Government right to pivot away from elimination
Ananish Chaudhuri is Professor of Experimental Economics at the University of Auckland and the author of the book “Experiments in Economics: Playing Fair with Money”. The views expressed are his own.
It is clear that the government has begun to realize how costly lockdowns can be in terms of their economic and social impact. As a result, the government now seems to be willing to pivot away from their goal of total elimination. This is made clear by the recent announcement by the Minister of Health that Auckland will most likely be allowed to drop down from the current 2.5 level even if community transmission does not drop to zero.
This is welcome news since elimination via lockdowns was never really a feasible goal given the significant collateral damage inflicted by such lockdowns.
Some commentators, however, would like us to “stay the course”. According to this view: “We’ve come this far and given up so much, it would be crazy to stop now.”
This is actually a common intuition among many but happens to be misguided. Economists call this the “sunk cost fallacy”. To understand why, I need to relate two stories.
The first story refers to an exercise that I often carry out in my classes on decision making. This is called “The $20 auction”.
I start the lecture by taking out a $20 bill out of my wallet and tell my students that I am going to sell it to the highest bidder.
I then invite students to bid on the $20 bill with one small caveat. This is an “all pay” auction. That means that everyone who bids an amount must pay with only the highest bidder winning the money. But the losers must also pay whatever they bid.
This type of situation is quite commonplace. Think about running for public office. Every candidate/party spends substantial amounts of money but there can only be one winner with the expenses incurred by everyone else being lost. Similarly, right now companies around the world are in a mad race to develop a vaccine for Covid-19. They will spend billions of dollars in doing so and finally only one of them will be successful; the one whose vaccine eventually goes to the market. The investments made by others will likely come to nought.
As the auction starts, there is a general sense of amusement at first. A titter here, a nervous chuckle there. But eventually someone or the other takes the plunge and bids $1. If the bidding stops there, then this person would have won $20 for $1 and will make a $19 profit.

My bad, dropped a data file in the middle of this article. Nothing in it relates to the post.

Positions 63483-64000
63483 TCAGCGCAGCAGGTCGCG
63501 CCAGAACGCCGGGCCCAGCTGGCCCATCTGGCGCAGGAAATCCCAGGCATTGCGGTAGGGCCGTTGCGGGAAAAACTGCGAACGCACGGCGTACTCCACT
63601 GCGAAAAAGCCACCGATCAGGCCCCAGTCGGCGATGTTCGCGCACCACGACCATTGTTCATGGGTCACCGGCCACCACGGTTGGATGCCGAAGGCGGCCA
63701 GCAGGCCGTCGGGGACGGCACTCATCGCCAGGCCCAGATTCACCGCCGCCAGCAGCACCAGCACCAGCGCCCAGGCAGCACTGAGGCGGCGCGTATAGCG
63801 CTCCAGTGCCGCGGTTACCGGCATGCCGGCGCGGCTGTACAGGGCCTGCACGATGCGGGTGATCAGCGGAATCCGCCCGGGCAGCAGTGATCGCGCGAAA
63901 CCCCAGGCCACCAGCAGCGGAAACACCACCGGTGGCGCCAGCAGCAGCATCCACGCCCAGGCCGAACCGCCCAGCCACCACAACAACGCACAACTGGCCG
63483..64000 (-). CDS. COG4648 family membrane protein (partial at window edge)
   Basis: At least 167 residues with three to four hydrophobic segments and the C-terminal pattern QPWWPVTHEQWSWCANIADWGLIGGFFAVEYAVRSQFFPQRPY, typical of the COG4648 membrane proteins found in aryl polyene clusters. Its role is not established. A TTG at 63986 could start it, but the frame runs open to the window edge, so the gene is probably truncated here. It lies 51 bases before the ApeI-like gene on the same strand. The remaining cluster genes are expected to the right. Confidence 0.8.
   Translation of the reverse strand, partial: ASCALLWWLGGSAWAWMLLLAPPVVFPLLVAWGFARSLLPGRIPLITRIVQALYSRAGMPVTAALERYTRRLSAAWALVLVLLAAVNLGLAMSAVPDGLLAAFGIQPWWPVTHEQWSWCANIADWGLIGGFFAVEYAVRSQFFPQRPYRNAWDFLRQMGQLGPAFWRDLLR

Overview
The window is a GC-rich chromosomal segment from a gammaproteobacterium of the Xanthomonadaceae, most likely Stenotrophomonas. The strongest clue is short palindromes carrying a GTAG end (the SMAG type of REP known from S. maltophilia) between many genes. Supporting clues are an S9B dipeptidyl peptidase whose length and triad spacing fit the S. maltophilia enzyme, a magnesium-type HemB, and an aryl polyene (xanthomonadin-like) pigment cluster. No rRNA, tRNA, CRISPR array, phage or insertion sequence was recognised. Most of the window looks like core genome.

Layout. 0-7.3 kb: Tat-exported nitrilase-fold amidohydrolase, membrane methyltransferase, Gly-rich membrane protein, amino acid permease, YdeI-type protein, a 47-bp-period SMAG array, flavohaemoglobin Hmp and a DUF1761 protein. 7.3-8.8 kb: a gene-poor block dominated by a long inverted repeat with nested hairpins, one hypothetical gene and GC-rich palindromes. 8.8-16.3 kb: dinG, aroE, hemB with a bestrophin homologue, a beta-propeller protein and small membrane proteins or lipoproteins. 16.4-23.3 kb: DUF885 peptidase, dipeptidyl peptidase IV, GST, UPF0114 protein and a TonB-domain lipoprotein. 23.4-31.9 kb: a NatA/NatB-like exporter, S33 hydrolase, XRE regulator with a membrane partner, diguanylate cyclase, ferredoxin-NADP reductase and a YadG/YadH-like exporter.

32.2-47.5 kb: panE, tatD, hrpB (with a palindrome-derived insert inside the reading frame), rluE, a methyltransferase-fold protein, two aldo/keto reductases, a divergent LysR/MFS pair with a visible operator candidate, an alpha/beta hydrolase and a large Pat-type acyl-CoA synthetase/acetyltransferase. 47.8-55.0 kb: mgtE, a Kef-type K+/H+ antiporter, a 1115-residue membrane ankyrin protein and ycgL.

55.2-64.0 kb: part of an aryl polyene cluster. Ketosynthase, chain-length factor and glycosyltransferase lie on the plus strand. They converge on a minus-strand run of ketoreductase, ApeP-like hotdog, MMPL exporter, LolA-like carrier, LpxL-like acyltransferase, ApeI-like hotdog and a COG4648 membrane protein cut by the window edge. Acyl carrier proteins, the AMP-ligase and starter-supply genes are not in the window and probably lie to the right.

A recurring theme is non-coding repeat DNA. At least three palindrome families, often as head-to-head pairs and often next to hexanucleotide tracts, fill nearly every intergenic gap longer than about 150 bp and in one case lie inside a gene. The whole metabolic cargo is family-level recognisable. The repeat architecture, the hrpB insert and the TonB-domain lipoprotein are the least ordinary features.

But soon others join the fray and the bids start to increase. Pretty soon, people actually start to bid more than $20 to win $20! Why?
Suppose you have bid $20 while someone outbids you by going up to $21. If this person wins the $20, then this person has lost $1 while by being outbid you are now looking at losing the entire $20 you bid. So, even if one has to go above $20, people do it because now it is a question of minimizing losses.
The second story comes from my colleague Tim Hazledine at the University of Auckland and relates to Auckland’s City Rail Link. According to Tim, when the city rail link was first proposed the benefits of the project (on a net present value basis) were estimated to be about $2 billion, and the construction cost was originally estimated to be about $2 billion also. Then, in April 2019, with $700 million already spent, the costs were revised upward to $4.4 billion with no change in the estimated benefits and no guaranteed finish date.
In April 2020, the city rail link management announced that, because of Covid-19, costs would rise further and the impending May budget should make allowances for this. No mention was made of the possibility that Covid-19 may actually reduce the benefits of the rail link, through more people continuing to work at home rather than commute. Tim wrote:
“Adding in some substantial costs missing from the official calculations, the costs of disruption to business and citizens during the build, and the cost of the huge subsidy on the price of rail tickets, it seems sadly reasonable to predict that we now have a $5 billion+ monster on our hands. Even with more sunk costs incurred since last year, we are looking, in the best scenario, at having to fork out another $4 billion to finish a possibly $2 billion value project.
This behaviour lies at the crux of the sunk cost fallacy; the idea that people often pursue goals even when the benefits fall short of the costs.
Countries keep on fighting ruinous wars even when it is clear that nothing remotely resembling victory is possible. Candidates keep campaigning even when it is clear that the additional costs of doing so will outweigh any potential benefits given the virtually zero chance of victory. In fact, the fact that they have incurred substantial costs is reason for doubling down and getting in deeper.
This argument applies to our policy on Covid-19 as well. The fact that we have incurred substantial costs does not imply that we should continue to do so when the projected benefits fall considerably short of the costs. A recent report from the Productivity Commission suggests that the cost of extending our April lockdown by five days outweighed the benefits by more than 90 to 1.
So, it is good news that the government, albeit belatedly, has recognized the error in the previous approach and is now adopting a more practical view of controlling the pandemic.